To My Teenage Domestic Abuser

To My Teenage Domestic Abuser

I found you on Facebook last week. I don’t know why, but now and again I wonder about you: what you’re doing, what kind of person you are now. You’ve moved away from your hometown. You have a girlfriend. You’ve changed your name, which seems strange. Like the sort of thing someone trying to hide from something would do, maybe.

That’s where my mind leaps. I haven’t seen you for 20 years; maybe I should give you the benefit of the doubt. But I wonder whether a leopard ever does change his spots.

I think most people who know me now would be astonished to find out I was in an abusive relationship. I am a confident and successful woman, forthright and bold and not afraid to speak up. But before all of that, way back in my formative years, I somehow let myself be treated appallingly by you.

I was 14 and honestly I can’t even really see why I was in the relationship at all. But you were in the year above and I think I was flattered. I remember the dreadful picture I had of you, your school picture. It’s like a past life, it feels so far removed. I don’t remember how long it took for you to start controlling me but I remember it was insidious. It started by you not wanting me to see my friends after to school. Instead I had to go straight home so I could come and see you. That’s so easy to dress up as wanting to spend time together, isn’t it? I didn’t realise initially, of course. That’s how people like you function. Little by little so that your victim doesn’t notice until it’s much too late.

I remember where we were the day you spat into my ear because you were angry. I don’t remember what I had done but I remember the feel of it. Physically, but also the degradation of it. That’s an act of pure loathing.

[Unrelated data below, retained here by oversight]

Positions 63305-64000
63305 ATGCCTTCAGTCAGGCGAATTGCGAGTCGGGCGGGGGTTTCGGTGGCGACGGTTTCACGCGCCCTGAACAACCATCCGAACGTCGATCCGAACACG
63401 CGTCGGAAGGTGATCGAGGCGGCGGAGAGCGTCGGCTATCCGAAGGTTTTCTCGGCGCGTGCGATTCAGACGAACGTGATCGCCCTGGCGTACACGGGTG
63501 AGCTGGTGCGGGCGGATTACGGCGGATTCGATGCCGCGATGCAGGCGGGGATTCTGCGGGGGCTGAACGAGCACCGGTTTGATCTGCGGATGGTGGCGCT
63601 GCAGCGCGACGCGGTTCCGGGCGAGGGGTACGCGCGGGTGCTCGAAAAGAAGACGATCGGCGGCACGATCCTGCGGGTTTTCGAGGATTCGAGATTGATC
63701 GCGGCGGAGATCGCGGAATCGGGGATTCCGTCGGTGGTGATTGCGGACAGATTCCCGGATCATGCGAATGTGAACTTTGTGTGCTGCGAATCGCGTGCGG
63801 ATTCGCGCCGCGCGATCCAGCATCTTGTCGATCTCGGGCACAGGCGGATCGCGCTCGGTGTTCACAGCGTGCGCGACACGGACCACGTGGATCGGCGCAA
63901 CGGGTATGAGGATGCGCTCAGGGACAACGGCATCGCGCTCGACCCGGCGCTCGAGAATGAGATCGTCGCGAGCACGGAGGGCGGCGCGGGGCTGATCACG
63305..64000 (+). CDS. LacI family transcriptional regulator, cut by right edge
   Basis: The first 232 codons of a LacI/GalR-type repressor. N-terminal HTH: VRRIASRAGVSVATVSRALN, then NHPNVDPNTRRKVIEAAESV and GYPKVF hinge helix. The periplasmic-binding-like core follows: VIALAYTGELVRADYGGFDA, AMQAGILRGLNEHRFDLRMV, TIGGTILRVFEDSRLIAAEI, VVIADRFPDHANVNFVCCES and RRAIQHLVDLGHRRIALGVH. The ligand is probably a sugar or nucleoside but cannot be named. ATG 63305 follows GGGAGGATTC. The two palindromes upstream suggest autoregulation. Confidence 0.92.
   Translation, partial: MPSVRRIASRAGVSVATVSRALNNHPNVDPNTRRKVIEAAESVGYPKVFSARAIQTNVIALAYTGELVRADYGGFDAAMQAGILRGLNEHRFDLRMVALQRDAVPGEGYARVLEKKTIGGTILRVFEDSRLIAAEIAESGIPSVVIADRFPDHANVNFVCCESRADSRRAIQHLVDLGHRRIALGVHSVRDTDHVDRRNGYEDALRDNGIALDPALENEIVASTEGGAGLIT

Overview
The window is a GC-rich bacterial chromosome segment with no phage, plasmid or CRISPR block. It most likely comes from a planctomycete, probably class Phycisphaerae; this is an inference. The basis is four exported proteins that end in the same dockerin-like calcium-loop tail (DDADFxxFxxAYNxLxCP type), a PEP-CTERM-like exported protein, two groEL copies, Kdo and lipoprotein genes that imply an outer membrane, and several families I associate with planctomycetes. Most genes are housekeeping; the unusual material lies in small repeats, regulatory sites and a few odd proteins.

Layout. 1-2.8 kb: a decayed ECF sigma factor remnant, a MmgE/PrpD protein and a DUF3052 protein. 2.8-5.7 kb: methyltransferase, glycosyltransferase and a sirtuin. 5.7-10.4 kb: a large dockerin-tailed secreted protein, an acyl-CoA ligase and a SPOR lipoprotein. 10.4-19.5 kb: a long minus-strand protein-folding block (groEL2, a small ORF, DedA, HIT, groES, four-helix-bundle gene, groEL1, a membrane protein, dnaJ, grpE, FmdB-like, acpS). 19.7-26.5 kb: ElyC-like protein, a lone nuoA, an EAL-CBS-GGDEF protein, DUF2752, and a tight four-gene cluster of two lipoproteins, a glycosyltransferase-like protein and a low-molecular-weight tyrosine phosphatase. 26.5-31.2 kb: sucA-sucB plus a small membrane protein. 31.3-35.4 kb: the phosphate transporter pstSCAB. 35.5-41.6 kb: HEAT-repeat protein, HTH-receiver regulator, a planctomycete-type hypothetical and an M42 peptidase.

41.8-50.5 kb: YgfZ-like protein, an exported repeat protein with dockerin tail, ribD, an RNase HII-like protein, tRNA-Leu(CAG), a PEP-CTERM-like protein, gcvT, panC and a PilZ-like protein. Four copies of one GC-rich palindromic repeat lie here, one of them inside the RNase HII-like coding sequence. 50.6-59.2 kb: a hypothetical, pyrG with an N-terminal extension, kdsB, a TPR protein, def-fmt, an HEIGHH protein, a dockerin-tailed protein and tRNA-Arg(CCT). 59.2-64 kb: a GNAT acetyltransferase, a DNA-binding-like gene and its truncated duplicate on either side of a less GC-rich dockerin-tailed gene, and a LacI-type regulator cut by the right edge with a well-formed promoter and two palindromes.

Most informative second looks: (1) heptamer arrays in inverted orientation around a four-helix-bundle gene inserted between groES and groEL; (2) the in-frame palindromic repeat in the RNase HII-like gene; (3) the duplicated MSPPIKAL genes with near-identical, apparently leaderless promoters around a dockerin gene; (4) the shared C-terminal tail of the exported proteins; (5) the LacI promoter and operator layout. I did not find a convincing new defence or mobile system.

I remember where we were when you kicked me so hard I still have a scar. Mostly you were more subtle with your violence; often you’d squeeze my fingers together until I yelped and fell in line. You bent my ring out of shape that way once.

That ring. You bought me it for Christmas and made me wear it on my engagement finger, saying I’d be yours forever. I had to switch it at home as I knew my parents would not be happy at the idea. Sometimes I forgot and would arrive to you with it on the wrong hand. You’d let me know you were angry.

Do you remember that you forced me to have sex with you? At 14 you blackmailed me, the usual stuff that girls’ magazines warn you not to fall for – you’d dump me, no-one else would want me, all that stuff. By then you were already controlling me so it wasn’t such a leap.

I will forever be grateful to the boy I met, who was kind and sweet and made me realise that I needed to get out of the relationship. He became my boyfriend and eventually I stopped flinching when he moved too quickly. It took a long time, actually.

Your best friend got in touch with me about 5 years later, asking if I would contact you. I can’t remember exactly what he said you wanted but I had the impression you wanted to be absolved of your guilt. I politely declined, whilst outlining some of what you’d done.

You didn’t break me. I didn’t fall into a series of bad relationships. I am happy and successful and have a really good life. I look back and I don’t recognise that girl. But I think about you sometimes, because I wonder if there were more after me. Other girls that you controlled and hit and essentially raped? I wonder if the people around you now have any idea what you were like then.

I hope you are a decent man now. I hope you look back and are horrified at what you did to me.

I hope you are different now. I hope you are sorry.


Anonymummy is The Motherload®’s anonymous blogging identity; she allows us to tell the stories which are too risky, or too painful to share in our own names. Anonymummy is written by a different author every time. If you have an experience to share via Anonymummy, you can email The Motherload® editor in confidence on

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